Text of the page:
1. There is no point to studying cosmology as there is no final answer. Every time you peel back the curtain, you find another curtain. You can’t get to the bottom of a bottomless pit.

  2. As Ravi has pointed out, if you have an infinite line of causes, we could not exist at this moment of finite space & time. You can’t cross infinity, so we could not have crossed the infinite past to arrive here. Hence we don’t exist.

So there HAS to be an uncaused cause that has always been & is the source of everything else that has followed. They say “it” is some kind of material & call it “branes,” some version of string theory (there are 5 last I looked), or the singularity (you know…the really tiny point that preceded the big bang at which all the laws of physics as we currently understand them completely break down). I say “it” is actually an intelligent, creative, relatable person which the Bible calls God.

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As a lifelong YECist, I view the question from an entirely different perspective – though one that I think can perfectly agree with the OEC view of evidence while coming to a different conclusion.

First, to dovetail off the Intentional Creation vs Spontaneous Creation discussion, I think it’s important to recognize that if there is an intentional third party behind Creation (which I think we can all agree is the case), then predictability goes out the window. There are certain cause-and-effects that one can derive from the evidence, but they are entirely contingent on a presumption of how much of an effect our First Mover had.

Example. If you walk into a room and find a grandfather clock with its pendulum swinging, you’ve got a lot of evidence at your disposal. You can measure the weight of the pendulum, the speed of the swing, and the length of the arch of the pendulum – particularly in comparison to the longest possible arch. From this, you can figure how long the pendulum could possibly have been swinging. What you cannot determine is how long the pendulum HAS been swinging, because one thing you cannot account for is the amount of force the Swinger transferred to the pendulum. Whether it had been swinging for a couple days (maximum transfer of force), a couple hours (moderate), or a couple minutes (minimal), the evidence that you are able to gather would still be the same.

Similarly, when we look at the evidence for Creation, we can measure how long a radioactive isotope COULD HAVE been decaying, but because that radioactive isotope has an Intentional Creator, we cannot measure how long it HAS been decaying, simply because we don’t know at what stage of decay the isotope was created.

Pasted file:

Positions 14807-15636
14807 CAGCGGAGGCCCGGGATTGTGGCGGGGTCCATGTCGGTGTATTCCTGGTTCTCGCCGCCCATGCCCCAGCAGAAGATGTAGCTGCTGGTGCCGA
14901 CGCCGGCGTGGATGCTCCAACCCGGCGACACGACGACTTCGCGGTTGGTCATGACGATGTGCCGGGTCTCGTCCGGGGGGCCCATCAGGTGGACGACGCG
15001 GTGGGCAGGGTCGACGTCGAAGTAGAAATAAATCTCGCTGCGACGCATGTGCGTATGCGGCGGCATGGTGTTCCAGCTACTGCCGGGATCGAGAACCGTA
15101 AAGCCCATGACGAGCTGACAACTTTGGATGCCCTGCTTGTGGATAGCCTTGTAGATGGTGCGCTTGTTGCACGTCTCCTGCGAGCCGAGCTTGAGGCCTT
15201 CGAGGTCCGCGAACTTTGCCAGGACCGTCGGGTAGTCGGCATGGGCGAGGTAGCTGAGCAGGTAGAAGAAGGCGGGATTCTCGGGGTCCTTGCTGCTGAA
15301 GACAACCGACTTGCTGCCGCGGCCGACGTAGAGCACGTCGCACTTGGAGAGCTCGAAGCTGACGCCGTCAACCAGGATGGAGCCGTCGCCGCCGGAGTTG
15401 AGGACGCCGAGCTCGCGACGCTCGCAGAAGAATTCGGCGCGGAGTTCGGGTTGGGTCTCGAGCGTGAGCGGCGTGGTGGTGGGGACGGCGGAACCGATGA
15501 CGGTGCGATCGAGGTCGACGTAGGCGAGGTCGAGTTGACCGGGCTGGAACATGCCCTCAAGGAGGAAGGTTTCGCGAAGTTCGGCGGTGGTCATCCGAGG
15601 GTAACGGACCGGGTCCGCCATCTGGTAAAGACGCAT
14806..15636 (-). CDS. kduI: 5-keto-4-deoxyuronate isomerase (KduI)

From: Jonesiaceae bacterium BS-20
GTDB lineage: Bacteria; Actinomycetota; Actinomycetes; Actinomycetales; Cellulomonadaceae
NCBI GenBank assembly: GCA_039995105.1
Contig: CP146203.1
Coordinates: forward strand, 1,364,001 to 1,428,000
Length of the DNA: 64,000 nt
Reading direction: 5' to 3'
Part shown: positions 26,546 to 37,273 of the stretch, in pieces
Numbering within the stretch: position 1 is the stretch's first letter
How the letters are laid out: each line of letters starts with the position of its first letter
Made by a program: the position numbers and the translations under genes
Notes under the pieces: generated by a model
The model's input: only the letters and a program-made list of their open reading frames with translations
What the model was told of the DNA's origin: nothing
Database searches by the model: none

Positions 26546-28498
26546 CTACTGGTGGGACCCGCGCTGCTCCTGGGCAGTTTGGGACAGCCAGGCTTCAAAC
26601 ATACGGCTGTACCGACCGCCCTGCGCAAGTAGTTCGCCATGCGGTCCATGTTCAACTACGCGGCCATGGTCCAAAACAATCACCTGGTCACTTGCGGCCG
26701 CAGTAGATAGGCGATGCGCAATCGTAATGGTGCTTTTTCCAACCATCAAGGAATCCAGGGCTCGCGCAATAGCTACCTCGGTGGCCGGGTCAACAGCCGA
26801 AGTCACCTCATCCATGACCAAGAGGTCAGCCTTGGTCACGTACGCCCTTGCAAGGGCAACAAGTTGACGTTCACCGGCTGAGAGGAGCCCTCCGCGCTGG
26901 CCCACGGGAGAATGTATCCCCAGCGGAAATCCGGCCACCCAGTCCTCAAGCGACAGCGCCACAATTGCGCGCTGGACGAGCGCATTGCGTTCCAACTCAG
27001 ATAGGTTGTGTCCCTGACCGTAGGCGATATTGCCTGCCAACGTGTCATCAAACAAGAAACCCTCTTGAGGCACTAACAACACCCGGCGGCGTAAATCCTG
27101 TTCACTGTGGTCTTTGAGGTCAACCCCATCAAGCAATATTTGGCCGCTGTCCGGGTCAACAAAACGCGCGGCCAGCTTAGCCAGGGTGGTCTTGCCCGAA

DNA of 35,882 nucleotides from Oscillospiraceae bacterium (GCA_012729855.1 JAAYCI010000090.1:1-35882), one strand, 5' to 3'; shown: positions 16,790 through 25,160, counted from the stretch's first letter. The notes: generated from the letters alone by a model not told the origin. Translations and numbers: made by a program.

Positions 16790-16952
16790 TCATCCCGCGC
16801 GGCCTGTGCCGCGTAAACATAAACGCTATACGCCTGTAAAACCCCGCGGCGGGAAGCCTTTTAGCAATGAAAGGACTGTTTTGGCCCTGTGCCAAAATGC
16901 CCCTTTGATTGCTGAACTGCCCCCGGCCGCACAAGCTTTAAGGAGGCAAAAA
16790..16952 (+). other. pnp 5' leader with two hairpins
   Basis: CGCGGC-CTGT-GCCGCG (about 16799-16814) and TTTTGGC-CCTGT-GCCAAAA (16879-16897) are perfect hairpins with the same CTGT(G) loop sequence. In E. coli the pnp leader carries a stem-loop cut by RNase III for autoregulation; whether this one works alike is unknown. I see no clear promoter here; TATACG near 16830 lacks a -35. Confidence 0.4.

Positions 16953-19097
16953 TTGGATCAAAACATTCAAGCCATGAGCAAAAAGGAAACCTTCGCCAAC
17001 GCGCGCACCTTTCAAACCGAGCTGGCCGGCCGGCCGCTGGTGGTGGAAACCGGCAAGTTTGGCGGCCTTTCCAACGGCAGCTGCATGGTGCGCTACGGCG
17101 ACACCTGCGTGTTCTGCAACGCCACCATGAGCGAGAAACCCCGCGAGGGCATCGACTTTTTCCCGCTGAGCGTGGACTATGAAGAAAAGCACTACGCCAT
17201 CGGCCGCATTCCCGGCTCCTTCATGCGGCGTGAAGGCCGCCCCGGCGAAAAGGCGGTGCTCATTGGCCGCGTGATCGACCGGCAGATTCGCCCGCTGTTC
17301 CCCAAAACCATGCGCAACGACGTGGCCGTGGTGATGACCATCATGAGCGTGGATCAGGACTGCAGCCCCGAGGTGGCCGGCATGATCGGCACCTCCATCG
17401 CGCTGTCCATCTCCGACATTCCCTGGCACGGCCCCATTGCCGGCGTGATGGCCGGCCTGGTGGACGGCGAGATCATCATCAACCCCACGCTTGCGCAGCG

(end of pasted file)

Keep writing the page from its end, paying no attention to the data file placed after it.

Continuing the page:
There’s evidence for this dynamic in scripture, in the creation of Adam. If you take a literal view of Genesis, you could look at Adam at 30 seconds old and he would nevertheless look 30 YEARS old, because that’s the stage of life that he had been created in.

What’s more, you can glean a purpose for him being created at that stage – because it’s only as a mature adult that he could actually be self-sustaining. He couldn’t have been created as an embryo or an infant or a child or even an adolescent, because each of those stages would’ve required a nurturer of some kind to raise him… a nurturer that did not exist, as Adam was (according to a literal view of Genesis) the first human. Applying this First-Mover reasoning to the Genesis account, it seems to me that the order of Creation laid out in Genesis is the most logically sound order possible.

He starts with absolute nonexistence, and in the first verses of Genesis 1, He creates “the heavens” – dimension (length, width, height, time, etc), without which nothing physical can exist.

Then He creates “the earth” – matter, which fills dimension, but lacking cohesion doesn’t do much else.

Then He creates “light” – the energy by which to organize that matter. Following that, He creates the various states of matter – liquid (water), gas (firmament), solid (land), and so on.

Each successive creation in Genesis 1 is (by all scientific law) dependent upon the previous creation, finally building to the point where, upon all of this foundational creation, He creates a being capable of enjoying relationship with Him.

And then He stops.

If I were to build a self-sustaining universe out of absolute nothing with an ultimate goal in mind, I can’t imagine that I’d build it in any other sequence. What’s more, this order is agreeable to the scientific evidence that we have. We can measure the evidence for each and every step, and come up with an idea of how long it MIGHT have been going, but because we cannot account for how much force (in age, momentum, or decay, or what have you) our First Mover, God, gave to a given creation, we cannot determine how long it HAS been going.

Finally, bring all this back to the original question – how can the Bible be a true document if it describes Creation in some way other than what the science books say? I submit that the writers of those science books make presumptions based on a faith-position that they hold.This isotope has a maximum possible decay of so many years, so it MUST have been decaying for that many years. It takes light this long to go from source to destination, so the light MUST have been traveling for that long. These are all conclusions based on the presumption that nothing was created “already in progress”.